Accurate and detailed information about waste and waste systems is, by definition, essential for understanding the “circularity” of a human activity and predicting its life cycle externalities. There remains, however, a conspicuous knowledge gap regarding the waste and material footprints of human activities and their environmental impacts. The environmental significance of waste and its correlation with other indicators has been the subject of extensive research and studies have shown that popular resource footprints can cover a significant portion of environmental impact variance between activities. 

To help fill these knowledge gaps my colleagues at Leiden University and I have developed a program named “T-reX” to extend the existing computational framework of LCA by facilitating the quantification of waste and material flows in LCA. T-reX is short for “Tool re-X” (recycling, reuse, etc.), and this name was coined during a “futures thinking” small group session at the June 2023 FutuRaM consortium meeting in Berlin. A publication describing the T-reX is currently under review.

The purpose of the T-reX is not to quantify the environmental impacts of material consumption and waste production but rather to quantify the material and waste flows themselves. It provides, thus, not an impact assessment in the traditional sense, but an accounting of the material consumed, and waste generated by a product or service inside of the technosphere, regardless of the end-of-life fate of these flows. By allowing LCA practitioners to easily classify and quantify these exchanges, T-reX can provide a practical means to highlight opportunities for waste reduction and material efficiency

The quintessential principle of the “circular economy” is to minimise material consumption and waste generation. Thus, identifying and quantifying waste and material flows are of fundamental importance. Life Cycle Assessment is a powerful method for this, given its capacity to pinpoint hotspots of environmental impact throughout the life cycle of activities, where the implementation of circular principles could be most effective.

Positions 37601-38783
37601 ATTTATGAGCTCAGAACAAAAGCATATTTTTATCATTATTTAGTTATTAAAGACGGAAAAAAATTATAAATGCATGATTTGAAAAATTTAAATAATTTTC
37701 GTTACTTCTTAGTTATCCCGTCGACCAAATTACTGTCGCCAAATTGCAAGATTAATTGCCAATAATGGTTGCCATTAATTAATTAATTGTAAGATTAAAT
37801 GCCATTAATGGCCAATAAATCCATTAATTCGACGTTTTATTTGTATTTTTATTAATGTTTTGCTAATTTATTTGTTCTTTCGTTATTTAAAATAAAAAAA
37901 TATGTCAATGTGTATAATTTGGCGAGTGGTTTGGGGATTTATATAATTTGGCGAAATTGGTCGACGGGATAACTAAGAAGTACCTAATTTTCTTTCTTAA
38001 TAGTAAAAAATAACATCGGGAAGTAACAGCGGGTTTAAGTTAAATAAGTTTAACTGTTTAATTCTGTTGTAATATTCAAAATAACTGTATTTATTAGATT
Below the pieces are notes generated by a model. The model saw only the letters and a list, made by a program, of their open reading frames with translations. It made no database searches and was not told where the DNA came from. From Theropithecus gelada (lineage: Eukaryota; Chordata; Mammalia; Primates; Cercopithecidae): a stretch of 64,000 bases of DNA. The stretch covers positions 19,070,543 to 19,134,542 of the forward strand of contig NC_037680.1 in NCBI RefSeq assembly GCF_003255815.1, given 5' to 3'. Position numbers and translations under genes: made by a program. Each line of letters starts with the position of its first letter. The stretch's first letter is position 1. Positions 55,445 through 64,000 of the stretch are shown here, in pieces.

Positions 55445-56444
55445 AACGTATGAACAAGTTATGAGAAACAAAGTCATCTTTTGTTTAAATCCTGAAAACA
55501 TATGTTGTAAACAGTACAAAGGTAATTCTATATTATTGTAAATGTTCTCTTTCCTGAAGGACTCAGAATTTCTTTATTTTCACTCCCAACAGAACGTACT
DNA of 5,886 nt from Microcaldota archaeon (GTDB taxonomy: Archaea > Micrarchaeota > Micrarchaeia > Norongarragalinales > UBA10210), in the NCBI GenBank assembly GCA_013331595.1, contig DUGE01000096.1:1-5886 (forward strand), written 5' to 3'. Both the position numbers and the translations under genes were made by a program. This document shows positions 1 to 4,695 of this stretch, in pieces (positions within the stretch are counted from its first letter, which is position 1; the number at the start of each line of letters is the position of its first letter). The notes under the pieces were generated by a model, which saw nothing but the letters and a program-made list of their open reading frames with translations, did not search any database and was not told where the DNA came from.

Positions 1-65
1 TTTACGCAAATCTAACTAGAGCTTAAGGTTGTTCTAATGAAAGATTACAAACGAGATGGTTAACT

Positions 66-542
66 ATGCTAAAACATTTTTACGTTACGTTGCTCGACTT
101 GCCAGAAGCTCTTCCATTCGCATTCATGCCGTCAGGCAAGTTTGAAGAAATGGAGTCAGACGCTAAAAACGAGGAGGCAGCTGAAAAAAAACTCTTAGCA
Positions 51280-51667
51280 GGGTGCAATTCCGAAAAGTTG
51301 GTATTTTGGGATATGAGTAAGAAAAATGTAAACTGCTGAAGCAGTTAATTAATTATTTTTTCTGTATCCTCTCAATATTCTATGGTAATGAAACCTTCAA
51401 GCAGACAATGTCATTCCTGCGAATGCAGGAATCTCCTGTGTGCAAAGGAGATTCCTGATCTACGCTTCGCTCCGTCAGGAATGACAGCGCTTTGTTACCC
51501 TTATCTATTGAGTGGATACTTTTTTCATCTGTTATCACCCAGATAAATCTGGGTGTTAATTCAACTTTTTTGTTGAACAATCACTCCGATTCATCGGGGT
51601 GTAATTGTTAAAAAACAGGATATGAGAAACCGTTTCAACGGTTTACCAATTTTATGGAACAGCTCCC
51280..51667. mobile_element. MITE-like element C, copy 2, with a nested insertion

Like all methods, however, the utility of LCA models depends greatly on the quality of their underlying datasets. By collecting and analysing data on the flow of secondary raw materials within the economy, projects like FutuRaM play a pivotal role in strengthening our knowledge base. The information that FutuRaM is producing regarding material flows and process conditions will feed into our (and other) LCA models, enhancing the precision of assessments, and thus the sustainability strategies. 

With a strong foundation of high-quality data, we can use LCA to contrast the environmental, social, and economic impacts of a range of linear and circular economic models and provide valuable insights into the opportunities and trade-offs inherent in each system. This comparative analysis will be instrumental in shaping informed policy and decision-making processes that will, we hope, promote social and environmental good and help to guide humanity towards more sustainable practices.